What else can you say about a sweep? The Wild made it interesting, finally solving Corey Crawford with two goals in the waning minutes, but ultimately the Blackhawks prevailed with a 4-3 victory. Perhaps we shouldn’t have been surprised, at least after Game 3.
Teams that go up 3-0 in an NHL playoff series are now 113-69 in Game 4s. And the Wild failed to become the fifth team out of 181 to come all the way back and win a series after trailing 3-0.
Those are sobering numbers, but these stats help tell even more of the story of the series (kudos to @cjsinner for the pretty graphics):
0: Yes, that’s not just the number of wins the Wild had. That’s the number of minutes Minnesota even held a lead in the series. That’s flat-out embarrassing. As you’ll note on the chart, the Blackhawks were playing with the lead more than 70 percent of the time in this series, while the rest of the time it was tied. Against a Chicago team that has not lost this season when leading after two periods, that was a particular recipe for disaster.
Goalies: If there was one distinct area of advantage for the Wild coming into this series, it was at goaltender. Devan Dubnyk was a revelation after being acquired at midseason, so much so that he’s a finalist for the Vezina Trophy. Corey Crawfod? Meh, a decent regular season but he was lit up against Nashville and always seems vulnerable (except against the Wild, but this year was going to be different!).
It wasn’t different. In fact, Crawford won the goalie battle handily.
Dubnyk made 100 saves on 111 shots for a 90.1 save percentage.
Crawford made 124 saves on 131 shots for a 94.7 save percentage, a number that would have been even better if not for those late goals Thursday.
Dubnyk gave up a full goal per game more than Crawford on fewer shots. You could argue that he faced more quality chances than Crawford, but if that was the case it was only marginally so — not enough to account for the disparity in numbers. Crawford simply outplayed Dubnyk, a stunning development. Here is a game-by-game save percentage comparison between the goalies throughout the season (click to enlarge):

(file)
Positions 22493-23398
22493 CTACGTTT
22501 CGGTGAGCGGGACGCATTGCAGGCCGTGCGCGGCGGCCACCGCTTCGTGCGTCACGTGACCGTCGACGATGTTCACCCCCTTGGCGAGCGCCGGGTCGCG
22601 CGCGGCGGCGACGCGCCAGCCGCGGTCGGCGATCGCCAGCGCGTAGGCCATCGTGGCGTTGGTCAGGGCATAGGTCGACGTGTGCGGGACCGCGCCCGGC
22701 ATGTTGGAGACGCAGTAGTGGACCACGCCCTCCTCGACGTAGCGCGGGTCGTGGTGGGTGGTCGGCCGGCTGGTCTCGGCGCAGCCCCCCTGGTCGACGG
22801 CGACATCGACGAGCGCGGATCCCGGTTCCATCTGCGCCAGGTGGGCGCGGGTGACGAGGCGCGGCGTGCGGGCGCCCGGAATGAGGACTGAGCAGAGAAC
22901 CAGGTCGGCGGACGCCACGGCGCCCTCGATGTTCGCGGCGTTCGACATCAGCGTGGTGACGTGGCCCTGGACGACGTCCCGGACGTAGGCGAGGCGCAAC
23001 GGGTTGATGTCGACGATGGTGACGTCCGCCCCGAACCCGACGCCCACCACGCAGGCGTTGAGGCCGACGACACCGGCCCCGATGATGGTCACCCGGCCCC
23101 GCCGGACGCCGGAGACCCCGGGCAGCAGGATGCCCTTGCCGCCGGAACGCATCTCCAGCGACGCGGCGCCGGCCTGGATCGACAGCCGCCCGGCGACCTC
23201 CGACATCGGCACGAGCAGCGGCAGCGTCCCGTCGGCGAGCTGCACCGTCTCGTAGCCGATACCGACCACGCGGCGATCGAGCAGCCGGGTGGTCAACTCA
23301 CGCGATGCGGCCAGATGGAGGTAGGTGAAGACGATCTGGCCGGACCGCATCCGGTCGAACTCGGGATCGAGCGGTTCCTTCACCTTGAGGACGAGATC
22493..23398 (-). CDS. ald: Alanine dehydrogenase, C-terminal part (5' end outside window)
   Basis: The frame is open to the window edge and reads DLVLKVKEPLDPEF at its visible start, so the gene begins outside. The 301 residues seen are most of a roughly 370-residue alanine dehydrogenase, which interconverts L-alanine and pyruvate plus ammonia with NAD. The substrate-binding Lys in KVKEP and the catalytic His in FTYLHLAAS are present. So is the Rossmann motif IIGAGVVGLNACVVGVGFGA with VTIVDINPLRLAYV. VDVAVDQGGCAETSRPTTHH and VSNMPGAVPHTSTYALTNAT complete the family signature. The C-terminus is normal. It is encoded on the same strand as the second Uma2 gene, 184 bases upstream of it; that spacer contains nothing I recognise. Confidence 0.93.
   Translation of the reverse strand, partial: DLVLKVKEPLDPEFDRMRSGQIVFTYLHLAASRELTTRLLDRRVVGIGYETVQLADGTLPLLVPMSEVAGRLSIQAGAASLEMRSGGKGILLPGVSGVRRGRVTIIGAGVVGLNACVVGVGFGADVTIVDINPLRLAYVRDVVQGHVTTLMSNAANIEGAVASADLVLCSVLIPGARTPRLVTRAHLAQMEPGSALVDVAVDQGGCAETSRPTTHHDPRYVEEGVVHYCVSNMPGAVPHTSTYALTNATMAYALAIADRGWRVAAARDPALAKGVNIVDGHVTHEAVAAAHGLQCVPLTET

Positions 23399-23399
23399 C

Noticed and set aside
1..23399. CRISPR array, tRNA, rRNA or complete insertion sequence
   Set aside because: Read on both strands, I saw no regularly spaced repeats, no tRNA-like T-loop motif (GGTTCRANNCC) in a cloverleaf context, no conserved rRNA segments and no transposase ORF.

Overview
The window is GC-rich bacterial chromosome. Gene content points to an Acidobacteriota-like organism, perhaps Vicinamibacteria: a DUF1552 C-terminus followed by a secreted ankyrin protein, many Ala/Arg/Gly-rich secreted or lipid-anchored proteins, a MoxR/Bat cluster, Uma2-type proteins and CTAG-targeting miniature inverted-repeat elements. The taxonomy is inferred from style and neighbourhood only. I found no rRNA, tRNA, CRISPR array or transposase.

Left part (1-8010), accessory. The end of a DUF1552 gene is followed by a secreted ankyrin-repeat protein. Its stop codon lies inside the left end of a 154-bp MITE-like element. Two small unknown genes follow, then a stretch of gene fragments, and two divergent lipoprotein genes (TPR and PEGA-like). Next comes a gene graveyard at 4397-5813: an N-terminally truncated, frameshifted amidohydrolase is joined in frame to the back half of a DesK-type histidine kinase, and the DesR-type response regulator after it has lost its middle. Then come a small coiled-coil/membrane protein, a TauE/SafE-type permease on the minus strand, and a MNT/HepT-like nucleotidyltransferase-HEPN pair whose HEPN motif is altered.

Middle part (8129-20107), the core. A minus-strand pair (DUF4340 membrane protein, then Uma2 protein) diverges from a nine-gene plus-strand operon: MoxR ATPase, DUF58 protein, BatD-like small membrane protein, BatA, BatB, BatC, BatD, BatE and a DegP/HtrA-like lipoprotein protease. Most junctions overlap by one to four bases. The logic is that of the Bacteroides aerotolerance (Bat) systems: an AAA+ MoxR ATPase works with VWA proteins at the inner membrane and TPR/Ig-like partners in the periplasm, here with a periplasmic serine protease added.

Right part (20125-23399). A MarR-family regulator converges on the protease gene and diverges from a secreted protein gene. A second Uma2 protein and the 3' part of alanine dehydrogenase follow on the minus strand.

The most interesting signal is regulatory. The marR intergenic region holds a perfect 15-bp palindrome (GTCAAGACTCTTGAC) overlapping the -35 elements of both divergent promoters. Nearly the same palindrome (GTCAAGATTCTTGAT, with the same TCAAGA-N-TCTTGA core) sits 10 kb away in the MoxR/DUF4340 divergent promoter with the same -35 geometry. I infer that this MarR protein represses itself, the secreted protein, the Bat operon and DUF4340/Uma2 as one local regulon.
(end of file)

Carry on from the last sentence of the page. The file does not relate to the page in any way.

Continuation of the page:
Ryan Suter: If you’re looking to blame Suter, well … don’t. He had an awful Game 2, but overall he had some much better moments in the series than people might realize. In Game 4, his Corsi rating was a plus-20, meaning he was on the ice for 20 more shots for the Wild (blocked, missed the net or on net) than he was for shots against the Wild. That’s a crazy number (Matt Dumba, it should be noted, was also a plus-20 for the night).
Simply put: Suter was doing his job for the most part in Games 1, 3 and 4, as Corsi-by-game chart illustrates. He can only do so much when it comes to the puck going in the net.
That’s little consolation, though, for a series that didn’t go the way most might have predicted. The final number is sobering: 12 Chicago wins, 3 Wild wins in the last three playoff series over the past three seasons. Minnesota will need to find a way to get over that hump. Coach Mike Yeo said the Wild is a good team that is looking to become the best team. It is not there yet.